Photographers You Should Know: Edward Burtynsky by Erika Jacobs

The work of Canadian contemporary photographer Edward Burtynsky is instantly recognizable; large, colorful, and richly detailed images of a landscape that explores the link between industry and nature.

The Big Deal: Burtynsky’s large-scale prints show removed views of the landscape altered by industry. Many works focus on the spaces we use to fuel our existence, such as oil fields, mining quarries, and shipyards. His photographs have been exhibited internationally, and can be found in private collections, as well as over fifty major museums around the world, including the National Gallery of Canada, the Museum of Modern Art and the Guggenheim Museum in New York.

Life in Brief: Born in St.Catherines, Ontario in 1955. Learns photographic process at age 11 with his father in at-home darkroom. Studies graphic arts at Niagara College, and photography at Ryerson Polytechnical Institute. Between 1983 and 1985, Burtynsky produces two series, entitled “Mines” and “Homesteads.” Completes a series of photographs of the Gulf of Mexico in 2010, currently exhibiting.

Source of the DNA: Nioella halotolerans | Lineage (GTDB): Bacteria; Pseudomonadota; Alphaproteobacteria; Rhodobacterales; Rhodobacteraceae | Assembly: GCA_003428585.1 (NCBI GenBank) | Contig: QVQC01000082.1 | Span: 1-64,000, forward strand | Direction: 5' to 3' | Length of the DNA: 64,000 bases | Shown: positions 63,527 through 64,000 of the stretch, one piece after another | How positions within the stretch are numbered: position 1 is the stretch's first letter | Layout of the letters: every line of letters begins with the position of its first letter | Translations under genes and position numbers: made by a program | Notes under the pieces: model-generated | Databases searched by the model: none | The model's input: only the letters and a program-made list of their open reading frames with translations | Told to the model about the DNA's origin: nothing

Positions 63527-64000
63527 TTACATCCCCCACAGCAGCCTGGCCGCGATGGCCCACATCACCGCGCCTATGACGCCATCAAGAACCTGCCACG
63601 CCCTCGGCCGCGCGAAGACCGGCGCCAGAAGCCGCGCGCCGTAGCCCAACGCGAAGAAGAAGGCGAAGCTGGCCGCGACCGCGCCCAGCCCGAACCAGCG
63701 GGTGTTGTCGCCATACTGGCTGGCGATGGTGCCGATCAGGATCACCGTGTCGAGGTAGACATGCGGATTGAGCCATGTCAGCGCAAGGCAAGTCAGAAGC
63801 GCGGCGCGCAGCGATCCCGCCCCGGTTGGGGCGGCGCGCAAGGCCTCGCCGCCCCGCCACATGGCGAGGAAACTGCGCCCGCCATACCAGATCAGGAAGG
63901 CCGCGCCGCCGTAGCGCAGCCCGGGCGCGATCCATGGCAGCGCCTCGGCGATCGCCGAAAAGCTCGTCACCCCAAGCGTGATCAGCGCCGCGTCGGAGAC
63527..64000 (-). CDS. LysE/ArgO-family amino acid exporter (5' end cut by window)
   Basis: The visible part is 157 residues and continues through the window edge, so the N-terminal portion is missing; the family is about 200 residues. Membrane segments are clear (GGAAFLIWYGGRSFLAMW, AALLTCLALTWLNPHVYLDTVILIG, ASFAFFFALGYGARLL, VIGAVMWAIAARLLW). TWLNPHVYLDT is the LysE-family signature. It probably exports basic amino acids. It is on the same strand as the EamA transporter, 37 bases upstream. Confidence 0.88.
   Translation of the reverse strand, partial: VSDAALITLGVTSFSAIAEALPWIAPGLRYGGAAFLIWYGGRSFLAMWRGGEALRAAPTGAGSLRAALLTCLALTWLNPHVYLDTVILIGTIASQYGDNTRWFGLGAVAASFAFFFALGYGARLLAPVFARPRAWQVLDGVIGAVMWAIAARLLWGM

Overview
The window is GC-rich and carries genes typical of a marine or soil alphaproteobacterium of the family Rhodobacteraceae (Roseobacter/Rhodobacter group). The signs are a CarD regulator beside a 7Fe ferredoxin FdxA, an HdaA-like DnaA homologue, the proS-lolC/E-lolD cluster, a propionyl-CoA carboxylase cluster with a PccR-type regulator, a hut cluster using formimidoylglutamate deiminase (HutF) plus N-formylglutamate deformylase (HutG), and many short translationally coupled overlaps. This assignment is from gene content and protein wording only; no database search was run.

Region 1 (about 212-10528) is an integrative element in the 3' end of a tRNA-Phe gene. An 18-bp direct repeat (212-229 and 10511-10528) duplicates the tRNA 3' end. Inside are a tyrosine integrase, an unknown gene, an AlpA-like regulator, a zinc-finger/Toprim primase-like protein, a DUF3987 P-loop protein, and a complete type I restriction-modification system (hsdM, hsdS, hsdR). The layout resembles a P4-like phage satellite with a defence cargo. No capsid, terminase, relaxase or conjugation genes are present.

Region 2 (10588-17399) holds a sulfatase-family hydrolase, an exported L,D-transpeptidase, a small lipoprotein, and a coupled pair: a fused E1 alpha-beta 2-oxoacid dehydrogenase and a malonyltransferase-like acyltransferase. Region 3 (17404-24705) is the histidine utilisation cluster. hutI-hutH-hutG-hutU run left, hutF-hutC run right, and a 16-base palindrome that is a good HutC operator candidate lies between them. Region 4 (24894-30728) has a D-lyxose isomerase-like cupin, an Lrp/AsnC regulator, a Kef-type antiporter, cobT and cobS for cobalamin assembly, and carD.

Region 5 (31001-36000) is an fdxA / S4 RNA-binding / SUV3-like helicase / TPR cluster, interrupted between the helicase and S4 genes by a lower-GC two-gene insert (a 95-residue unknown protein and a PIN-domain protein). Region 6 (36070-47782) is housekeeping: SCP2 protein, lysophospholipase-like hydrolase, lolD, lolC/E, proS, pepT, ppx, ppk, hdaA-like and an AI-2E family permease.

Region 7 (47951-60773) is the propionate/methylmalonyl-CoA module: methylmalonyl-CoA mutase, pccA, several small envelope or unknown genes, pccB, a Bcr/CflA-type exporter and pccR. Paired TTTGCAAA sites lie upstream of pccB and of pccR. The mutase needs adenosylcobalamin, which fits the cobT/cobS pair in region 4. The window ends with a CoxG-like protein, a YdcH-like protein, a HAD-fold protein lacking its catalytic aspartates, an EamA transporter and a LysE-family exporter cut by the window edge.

Trivia Tidbits:

Burtynsky is the founder of Toronto Image Works, a professional photo lab and gallery space in downtown Toronto.

He was made an Officer of the Order of Canada in 2006

Nickel Tailings No. 20, Sudbury, Ontario
Nickel Tailings, No. 36, Sudbury, Ontario
Manufacturing #17, China
Manufacturing #18, China
Oxford Tire Pile #8, California
Three Gorges Dam Project #5, China

For More:

Erika Jacobs is a Toronto-based freelance photographer and the co-creator of the Knock Twice blog, which is where a version of this post originally appeared. It's is an online resource to assist and inform budding creative professionals. You can visit Knock Twice here.


Post a Comment